In 2007 a campaign began to exonerate Hawley Harvey Crippen of the murder of his wife, Cora Crippen, aka Belle Elmore.
John Trestrail, a toxicologist led the research into Dr Crippen, poisoners rarely inflict external damage on their victims. "A poisoner wants the death to appear natural so he can get a death certificate. This is the only case I know of where the victim was dismembered. It doesn't make sense." In my database of 1,100 poisoning cases, this is the only one which involves dismemberment," said Mr Trestrail, who heads the regional poison centre in Grand Rapids, Michigan.
Perhaps John Trestail should have looked at the Dorothea Puente case.
One of the victims found buried in Dorothea Puente's yard was mutilated in order to conceal its identity; its head, hands and lower legs were gone. A forensic worker finally identified the body as that of Betty Palmer, one of Puente's boarders. Her missing parts were never found, despite all of the searches of the house and yard conducted by the police. After Betty Palmer was buried in the backyard, Puente created a fake ID that had her face, but Palmer's name and information on it. She used this to collect Palmer's benefits. Puente was a diagnosed schizophrenic who had already been in trouble with the law. She had previously served prison time for check forgery, as well as drugging and robbing people she met in bars. After her release, she opened a boarding house for elderly people. In 1986, social worker Peggy Nickerson sent 19 clients to Puente’s home. When some of the residents mysteriously disappeared, Nickerson grew suspicious. Puente’s neighbours, who reported the smell of rotting flesh emanating from her vicinity, validated Nickerson’s concern. Although all the buried bodies were found to contain traces of the sedative Flurazepam, the coroner was unable to identify an exact cause of death. Still, during a trial that lasted five months and included 3,100 exhibits, prosecutors were able to prove beyond a reasonable doubt that Puente had murdered her boarders, most likely to collect their Social Security cheques. Though she was formally charged with nine counts of murder and convicted on three, authorities suspected that Puente might have been responsible for as many as 25 deaths. She died on March 27, 2011 at age 82 from natural causes at a California women’s prison facility in Chowchilla.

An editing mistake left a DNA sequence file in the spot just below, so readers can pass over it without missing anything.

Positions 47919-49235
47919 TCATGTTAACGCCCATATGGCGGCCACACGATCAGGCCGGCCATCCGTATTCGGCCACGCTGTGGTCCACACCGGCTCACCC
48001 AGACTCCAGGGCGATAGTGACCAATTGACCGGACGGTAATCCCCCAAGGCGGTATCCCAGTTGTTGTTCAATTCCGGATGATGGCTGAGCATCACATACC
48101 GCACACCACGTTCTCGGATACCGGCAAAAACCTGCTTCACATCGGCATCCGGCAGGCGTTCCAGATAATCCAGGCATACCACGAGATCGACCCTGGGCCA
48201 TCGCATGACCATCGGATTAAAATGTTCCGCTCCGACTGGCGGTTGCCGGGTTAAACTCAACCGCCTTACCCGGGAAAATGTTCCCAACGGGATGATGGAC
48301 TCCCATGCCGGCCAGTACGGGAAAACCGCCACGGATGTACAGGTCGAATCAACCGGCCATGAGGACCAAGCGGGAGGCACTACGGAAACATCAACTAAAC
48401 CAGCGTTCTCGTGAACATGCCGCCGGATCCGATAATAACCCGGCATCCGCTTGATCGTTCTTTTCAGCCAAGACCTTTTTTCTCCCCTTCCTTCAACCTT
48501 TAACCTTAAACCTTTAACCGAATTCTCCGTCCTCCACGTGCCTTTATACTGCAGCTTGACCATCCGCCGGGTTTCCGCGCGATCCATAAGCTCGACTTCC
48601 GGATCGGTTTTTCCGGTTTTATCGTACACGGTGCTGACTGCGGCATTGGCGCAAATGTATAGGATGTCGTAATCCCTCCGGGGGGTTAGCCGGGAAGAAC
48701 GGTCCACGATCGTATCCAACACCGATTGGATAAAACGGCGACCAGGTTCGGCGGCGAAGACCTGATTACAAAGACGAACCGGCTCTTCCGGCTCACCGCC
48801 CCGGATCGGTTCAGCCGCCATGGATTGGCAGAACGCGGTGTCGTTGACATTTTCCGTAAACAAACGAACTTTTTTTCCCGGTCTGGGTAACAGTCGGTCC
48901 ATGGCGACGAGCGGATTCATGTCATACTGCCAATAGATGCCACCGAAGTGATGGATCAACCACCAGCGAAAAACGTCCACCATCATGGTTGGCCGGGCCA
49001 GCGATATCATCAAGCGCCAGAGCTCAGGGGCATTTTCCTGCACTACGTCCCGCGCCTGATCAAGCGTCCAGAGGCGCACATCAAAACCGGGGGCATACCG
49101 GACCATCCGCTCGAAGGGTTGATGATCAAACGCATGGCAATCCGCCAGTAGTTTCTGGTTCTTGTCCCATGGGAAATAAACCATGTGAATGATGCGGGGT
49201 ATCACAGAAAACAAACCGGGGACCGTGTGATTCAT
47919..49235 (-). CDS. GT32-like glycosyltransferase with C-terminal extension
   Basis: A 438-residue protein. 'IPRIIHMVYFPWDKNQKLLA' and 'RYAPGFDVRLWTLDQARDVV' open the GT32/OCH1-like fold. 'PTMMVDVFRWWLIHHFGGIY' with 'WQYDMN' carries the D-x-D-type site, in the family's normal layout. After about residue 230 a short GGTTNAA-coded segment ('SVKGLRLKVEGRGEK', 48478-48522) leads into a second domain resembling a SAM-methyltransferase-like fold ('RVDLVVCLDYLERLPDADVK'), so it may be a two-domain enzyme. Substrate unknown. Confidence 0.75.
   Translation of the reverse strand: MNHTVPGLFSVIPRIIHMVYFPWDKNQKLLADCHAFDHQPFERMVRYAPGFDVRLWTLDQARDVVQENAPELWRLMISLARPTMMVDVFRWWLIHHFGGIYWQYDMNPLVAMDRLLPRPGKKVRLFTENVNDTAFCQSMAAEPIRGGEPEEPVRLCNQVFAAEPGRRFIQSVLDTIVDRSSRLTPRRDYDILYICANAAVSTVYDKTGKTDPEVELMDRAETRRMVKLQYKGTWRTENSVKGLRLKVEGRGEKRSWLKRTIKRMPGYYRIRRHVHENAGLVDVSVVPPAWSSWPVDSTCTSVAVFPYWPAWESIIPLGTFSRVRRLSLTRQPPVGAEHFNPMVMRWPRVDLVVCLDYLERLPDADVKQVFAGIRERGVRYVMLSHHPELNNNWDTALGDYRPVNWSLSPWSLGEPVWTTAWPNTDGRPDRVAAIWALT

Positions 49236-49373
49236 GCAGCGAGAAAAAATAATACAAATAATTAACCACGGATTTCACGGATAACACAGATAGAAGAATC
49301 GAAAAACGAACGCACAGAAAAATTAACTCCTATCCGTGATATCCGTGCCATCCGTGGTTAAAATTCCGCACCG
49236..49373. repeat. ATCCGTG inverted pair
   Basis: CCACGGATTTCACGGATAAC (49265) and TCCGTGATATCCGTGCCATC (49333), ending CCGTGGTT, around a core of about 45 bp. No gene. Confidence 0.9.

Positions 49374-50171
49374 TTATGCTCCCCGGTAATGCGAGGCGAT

The question is why would Dorothea poison then mutilate the bodies? Crippen and Puente have two things in common, slightness of build, and a desire to capitalise on the deaths of their subject/subjects.
Both killers feared the victim overwhelming them in their fight for life. Dorothea persisted cashing her victims' cheques and Hawley continued using his wife's jewels to finance his lifestyle – after all, he was her next of kin. What was hers, was his.